Tuesday, October 17, 2017

Self-Directed Language Learning: Strategies for Reading Primary Sources in Their Original Languages

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Self Directed Language Learning- Caspian Smith
Self Directed Language Learning- Caspian Smith
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Date:August 8, 2014
In recent history, the learning process has been the domain of the education establishment. Because of this, many people are reticent to take charge of their own learning, believing that they need experts to present new subject material to them. Whether a learner chooses an accredited university course or an online workshop, it is natural to seek out a more experienced or knowledgeable person for instruction, but self-directed learning is growing in popularity because of its many benefits. Reconstructionists as a group tend to embrace self-directed learning, in part because their areas of interest are less common ones, making it more difficult to find teachers, but also because they have come from (or into) a strong Western cultural background that supports the individual’s quest for knowledge.  Many reconstructionists teach themselves history, brewing, traditional handicrafts, and folk skills. But when it comes to language learning, they are unsure where to begin.  However, with guidance on how and why to approach self-directed language learning, reconstructionists can gain a valuable skill.

What is a source language, and what is the value of learning one?

A source language is exactly what it sounds like: it is a language in which one or more primary sources are written. Primary sources are extremely valuable to historians and reconstructionists for several reasons. Some of these sources give firsthand accounts and impressions of historical events; others record oral traditions, sagas and skaldic poetry in a written form.  Many textbook authors and historians discuss historical events and make references to (or attempt to interpret) primary sources. These textbooks and later works are called secondary sources.[1]  For example, Beowulf and Heimskringla are primary sources. Beowulf is an example of Anglo-Saxon literature.  Heimskringla is a collection of sagas that reveals information about the society and politics of medieval Norway.  An Anglo-Saxon reconstructionist could read essays or listen to lectures about Beowulf, but these would be secondary sources. Relying solely on secondary sources would be equivalent to reading film reviews without ever viewing the film itself.  No matter how accurate, descriptive and well-trusted the secondary source may be, it is not equivalent to the primary source itself.  [2]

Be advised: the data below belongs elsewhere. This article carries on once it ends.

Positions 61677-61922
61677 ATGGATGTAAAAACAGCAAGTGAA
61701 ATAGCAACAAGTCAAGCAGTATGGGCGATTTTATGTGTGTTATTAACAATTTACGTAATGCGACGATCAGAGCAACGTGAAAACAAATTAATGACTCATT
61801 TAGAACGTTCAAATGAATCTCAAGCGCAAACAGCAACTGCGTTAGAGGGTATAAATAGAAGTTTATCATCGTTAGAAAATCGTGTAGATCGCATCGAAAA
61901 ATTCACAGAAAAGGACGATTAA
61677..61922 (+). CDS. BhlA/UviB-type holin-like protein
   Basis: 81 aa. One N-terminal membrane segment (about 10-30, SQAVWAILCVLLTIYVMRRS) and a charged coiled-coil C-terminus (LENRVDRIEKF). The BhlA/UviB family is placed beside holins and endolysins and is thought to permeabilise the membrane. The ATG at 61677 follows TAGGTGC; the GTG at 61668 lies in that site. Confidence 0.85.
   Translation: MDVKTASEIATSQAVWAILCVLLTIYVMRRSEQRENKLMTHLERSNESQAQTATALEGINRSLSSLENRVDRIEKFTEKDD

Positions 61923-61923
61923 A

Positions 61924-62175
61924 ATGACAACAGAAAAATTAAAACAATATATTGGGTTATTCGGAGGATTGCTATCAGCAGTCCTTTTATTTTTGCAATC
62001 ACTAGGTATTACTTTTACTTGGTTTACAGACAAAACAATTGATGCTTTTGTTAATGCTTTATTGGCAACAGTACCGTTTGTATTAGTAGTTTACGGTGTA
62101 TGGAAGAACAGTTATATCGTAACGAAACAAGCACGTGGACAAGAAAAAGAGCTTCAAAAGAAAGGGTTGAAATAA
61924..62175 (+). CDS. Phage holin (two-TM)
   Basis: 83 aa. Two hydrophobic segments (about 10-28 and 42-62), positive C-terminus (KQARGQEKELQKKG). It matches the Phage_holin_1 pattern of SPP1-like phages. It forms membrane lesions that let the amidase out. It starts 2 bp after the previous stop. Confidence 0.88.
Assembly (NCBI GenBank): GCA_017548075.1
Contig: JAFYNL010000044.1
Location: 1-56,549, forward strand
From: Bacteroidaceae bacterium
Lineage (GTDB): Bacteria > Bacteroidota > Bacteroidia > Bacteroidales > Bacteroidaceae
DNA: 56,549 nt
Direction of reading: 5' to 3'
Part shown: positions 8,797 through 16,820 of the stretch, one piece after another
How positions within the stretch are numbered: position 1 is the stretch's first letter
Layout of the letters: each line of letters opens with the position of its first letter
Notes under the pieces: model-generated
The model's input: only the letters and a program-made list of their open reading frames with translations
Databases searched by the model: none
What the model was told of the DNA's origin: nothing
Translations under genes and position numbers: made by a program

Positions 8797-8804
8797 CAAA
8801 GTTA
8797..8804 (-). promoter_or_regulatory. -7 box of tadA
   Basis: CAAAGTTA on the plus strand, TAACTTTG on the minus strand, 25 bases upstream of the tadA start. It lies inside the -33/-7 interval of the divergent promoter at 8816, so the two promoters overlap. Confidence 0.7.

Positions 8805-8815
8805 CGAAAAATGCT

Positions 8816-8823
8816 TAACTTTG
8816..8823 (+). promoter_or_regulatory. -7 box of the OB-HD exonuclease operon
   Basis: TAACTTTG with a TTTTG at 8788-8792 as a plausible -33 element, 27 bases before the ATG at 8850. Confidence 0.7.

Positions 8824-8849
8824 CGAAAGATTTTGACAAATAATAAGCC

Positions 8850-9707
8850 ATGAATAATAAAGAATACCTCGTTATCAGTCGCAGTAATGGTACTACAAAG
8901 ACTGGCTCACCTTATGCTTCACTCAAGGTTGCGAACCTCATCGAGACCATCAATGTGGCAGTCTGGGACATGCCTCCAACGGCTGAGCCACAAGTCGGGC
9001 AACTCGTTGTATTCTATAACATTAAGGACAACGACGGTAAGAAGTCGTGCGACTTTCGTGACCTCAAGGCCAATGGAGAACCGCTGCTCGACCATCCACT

In general, reconstructionists understand this issue and require little persuasion of the value of primary sources. However, one obstacle still remains. Reading a primary source in translation is not equal to reading it in its original language. Textual meaning is open to varying interpretations, and a translator must make interpretive decisions when choosing how to translate vocabulary and how to structure sentences. Important and telling elements of a text may be glossed over or lost by the very act of translating. If moving from secondary sources to primary sources removes one barrier of interpretation that stands between the reconstructionist and the target culture, moving from a translation to the original document removes another barrier. For reconstructionists, the decision to learn a source language usually arises within the context of attempting to reconstruct the target culture. Mastering the original text of Beowulf makes sense within the context of learning Anglo-Saxon culture. Whether a reconstructionist focuses on Old Norse,  Anglo-Saxon or another language, the language learning process can be long and difficult. However, reconstructionists understand that a person who is not prepared to fully participate in one culture is left on the outside of every culture, staring through the window at the riches within. The language and the culture are best learned in tandem, as primary sources are literature rooted in a specific culture.[3]


[1] – http://www.fordham.edu/halsall/source/robinson-sources.asp
[2] – http://www.wisconsinhistory.org/turningpoints/primarysources.asp
[3] –  E. Christian Kopff, The Devil Knows Latin: Why America needs the classical tradition (Intercollegiate Studies Institute, 2001) 23-24.